Recession-hit refresh cycles “good for the planet”
The recession has slowed equipment donations to Computer Aid – but the recycling charity claims it’s good news.
Computer Aid collects old computers to refurbish and ship overseas to be reused by people in developing countries.
The charity has seen donations fall off as companies extend their refresh cycles – partially to cut spending during the economic downturn.
We have noticed our donors have not been donating to us as regularly
“A large proportion of them are now extending the life of their computers,” Computer Aid’s head of communications Anja Ffrench told PC Pro. “The usual upgrades were three years, and now that’s gone to four or five years. It’s a big difference there.”
“We have noticed our donors have not been donating to us as regularly,” she said.
Computer Aid surveyed its donors at the end of 2008, finding 39% upgraded before their equipment was three-years-old. A survey this summer found that had fallen to 23%, while the number waiting over five years to upgrade had jumped to 10% to 14%. A third of those polled blamed the economic downturn for the life-cycle extension, citing slashed IT budgets.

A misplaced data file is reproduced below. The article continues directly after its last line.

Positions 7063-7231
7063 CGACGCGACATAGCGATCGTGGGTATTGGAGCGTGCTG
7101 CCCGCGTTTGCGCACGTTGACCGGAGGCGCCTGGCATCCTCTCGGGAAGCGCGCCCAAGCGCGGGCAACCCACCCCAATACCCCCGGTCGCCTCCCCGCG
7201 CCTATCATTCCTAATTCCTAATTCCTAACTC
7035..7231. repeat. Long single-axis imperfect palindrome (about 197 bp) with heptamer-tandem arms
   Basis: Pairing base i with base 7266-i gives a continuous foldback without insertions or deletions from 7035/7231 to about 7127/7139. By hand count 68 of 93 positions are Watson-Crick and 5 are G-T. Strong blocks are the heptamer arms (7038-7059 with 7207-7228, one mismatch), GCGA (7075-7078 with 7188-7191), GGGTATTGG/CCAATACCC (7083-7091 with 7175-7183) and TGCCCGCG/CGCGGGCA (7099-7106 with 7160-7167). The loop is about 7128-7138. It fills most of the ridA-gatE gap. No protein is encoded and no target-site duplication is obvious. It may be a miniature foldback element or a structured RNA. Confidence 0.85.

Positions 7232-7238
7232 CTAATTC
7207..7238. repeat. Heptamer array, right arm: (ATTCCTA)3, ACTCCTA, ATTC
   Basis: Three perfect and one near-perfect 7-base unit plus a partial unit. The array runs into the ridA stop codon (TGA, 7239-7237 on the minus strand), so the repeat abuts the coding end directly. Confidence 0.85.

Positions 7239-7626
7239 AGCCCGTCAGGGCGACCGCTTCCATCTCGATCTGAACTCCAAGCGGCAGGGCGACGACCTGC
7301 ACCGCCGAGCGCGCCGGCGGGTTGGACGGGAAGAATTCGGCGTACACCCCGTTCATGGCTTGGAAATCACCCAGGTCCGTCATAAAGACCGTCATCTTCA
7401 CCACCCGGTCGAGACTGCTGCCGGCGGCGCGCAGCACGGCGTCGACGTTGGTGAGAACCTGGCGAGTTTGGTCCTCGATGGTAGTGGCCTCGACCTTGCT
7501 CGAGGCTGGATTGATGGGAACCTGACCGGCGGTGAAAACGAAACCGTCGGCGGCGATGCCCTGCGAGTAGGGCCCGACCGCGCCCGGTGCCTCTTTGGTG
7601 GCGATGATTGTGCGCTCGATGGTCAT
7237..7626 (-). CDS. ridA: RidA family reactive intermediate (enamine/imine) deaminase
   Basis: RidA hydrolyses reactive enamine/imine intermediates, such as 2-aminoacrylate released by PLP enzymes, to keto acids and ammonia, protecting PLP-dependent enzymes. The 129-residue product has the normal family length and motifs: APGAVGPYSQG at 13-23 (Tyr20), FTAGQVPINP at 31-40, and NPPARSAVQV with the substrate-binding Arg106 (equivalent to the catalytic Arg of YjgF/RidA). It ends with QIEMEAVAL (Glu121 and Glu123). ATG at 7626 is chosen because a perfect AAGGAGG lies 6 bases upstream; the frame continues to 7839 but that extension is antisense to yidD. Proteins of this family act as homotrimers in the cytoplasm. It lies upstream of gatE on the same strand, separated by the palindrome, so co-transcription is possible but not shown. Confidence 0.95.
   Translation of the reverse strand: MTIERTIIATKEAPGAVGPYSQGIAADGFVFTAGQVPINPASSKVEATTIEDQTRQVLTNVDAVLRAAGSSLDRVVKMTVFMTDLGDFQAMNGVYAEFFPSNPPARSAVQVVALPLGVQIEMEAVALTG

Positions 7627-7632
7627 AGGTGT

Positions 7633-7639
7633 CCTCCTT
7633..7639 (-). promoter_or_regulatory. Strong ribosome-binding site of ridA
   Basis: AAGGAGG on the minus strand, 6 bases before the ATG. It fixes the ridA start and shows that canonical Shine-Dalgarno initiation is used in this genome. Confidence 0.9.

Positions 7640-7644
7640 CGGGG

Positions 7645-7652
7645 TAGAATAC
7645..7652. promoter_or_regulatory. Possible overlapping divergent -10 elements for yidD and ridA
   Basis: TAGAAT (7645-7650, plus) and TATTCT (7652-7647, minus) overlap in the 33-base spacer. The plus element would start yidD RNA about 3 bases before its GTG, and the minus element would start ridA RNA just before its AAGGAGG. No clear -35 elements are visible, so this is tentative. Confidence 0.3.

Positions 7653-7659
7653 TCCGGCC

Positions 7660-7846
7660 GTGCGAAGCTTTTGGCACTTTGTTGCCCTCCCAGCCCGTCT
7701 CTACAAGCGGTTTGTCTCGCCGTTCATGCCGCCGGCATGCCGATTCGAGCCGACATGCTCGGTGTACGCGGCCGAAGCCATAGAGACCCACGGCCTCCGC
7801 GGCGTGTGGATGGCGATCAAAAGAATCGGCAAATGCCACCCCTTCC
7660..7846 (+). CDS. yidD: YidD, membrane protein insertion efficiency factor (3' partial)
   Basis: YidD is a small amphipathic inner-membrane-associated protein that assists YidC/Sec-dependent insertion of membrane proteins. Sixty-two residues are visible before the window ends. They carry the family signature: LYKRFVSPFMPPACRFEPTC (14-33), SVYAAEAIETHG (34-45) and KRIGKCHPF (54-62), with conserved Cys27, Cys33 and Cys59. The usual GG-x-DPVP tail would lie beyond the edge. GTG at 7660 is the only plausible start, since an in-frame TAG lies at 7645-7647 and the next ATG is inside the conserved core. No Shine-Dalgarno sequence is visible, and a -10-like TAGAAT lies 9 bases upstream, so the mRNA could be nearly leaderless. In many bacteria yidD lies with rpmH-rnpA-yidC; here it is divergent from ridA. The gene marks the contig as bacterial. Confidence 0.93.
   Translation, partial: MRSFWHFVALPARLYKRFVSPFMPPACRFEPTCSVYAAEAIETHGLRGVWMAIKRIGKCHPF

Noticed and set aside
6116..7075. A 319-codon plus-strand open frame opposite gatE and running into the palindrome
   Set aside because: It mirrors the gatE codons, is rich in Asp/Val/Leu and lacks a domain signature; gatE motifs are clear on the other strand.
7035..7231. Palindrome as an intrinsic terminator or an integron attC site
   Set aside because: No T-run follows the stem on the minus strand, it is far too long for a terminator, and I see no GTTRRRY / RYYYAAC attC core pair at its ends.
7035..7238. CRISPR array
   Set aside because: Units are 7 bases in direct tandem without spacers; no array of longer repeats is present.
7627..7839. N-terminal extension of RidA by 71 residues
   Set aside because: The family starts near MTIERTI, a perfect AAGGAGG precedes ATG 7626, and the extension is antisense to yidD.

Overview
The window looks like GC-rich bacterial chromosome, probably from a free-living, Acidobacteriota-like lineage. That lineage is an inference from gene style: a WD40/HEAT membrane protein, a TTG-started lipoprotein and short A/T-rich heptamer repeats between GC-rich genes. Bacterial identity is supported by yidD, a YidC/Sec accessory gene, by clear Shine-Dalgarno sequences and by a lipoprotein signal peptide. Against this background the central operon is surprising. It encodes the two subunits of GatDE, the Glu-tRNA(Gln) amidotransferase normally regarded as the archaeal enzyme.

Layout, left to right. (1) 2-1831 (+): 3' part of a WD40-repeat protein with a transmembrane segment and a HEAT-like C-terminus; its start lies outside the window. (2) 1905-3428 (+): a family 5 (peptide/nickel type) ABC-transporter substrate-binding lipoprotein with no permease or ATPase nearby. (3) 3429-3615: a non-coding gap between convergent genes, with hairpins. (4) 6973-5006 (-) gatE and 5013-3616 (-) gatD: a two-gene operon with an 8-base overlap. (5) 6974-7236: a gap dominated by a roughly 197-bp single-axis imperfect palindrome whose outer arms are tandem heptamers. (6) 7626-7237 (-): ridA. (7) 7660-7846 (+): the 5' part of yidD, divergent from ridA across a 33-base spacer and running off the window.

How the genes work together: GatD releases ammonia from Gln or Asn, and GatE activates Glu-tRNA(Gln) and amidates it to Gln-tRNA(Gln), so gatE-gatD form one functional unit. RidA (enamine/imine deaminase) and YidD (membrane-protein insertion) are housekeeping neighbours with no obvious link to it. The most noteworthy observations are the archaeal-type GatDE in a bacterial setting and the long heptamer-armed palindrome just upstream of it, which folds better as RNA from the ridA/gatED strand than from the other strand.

“People are being persuaded to extend the life of their equipment, especially in government departments,” Ffrench said. “I’m sure the recession plays into it.”
While the charity is always looking for new donors, it’s not upset about companies donating less frequently, as Computer Aid promotes reuse over recycling. “It is a good thing, because we believe people extending the life of their equipment is good,” said Ffrench.
Recycling versus reuse
Computer Aid argues that machines should be reused before they’re recycled, as most of the environmental damage and energy use happens in the manufacturing stage.
“Pretty much, end of life equipment isn’t actually end of life,” said Haley Bowcock, Computer Aid’s environmental advocacy officer. “Recycling isn’t a perfect option – it’s certainly an option, when computers have reached the end of their life – but there’s so many gains to be had by extending PCs to the end of their life,” she added.
While newer models might be more energy efficient, 80% of a PC’s energy is consumed in manufacturing phase, so holding onto an older model is still the greenest option, she added.
“Recycling tends to be the default option, I think that’s probably a lot to do with the fact that consumers are often not aware of resuse paths or why its environmentally beneficial,” Bowcock said, calling on manufacturers and vendors to do more to make their customers aware of such programmes.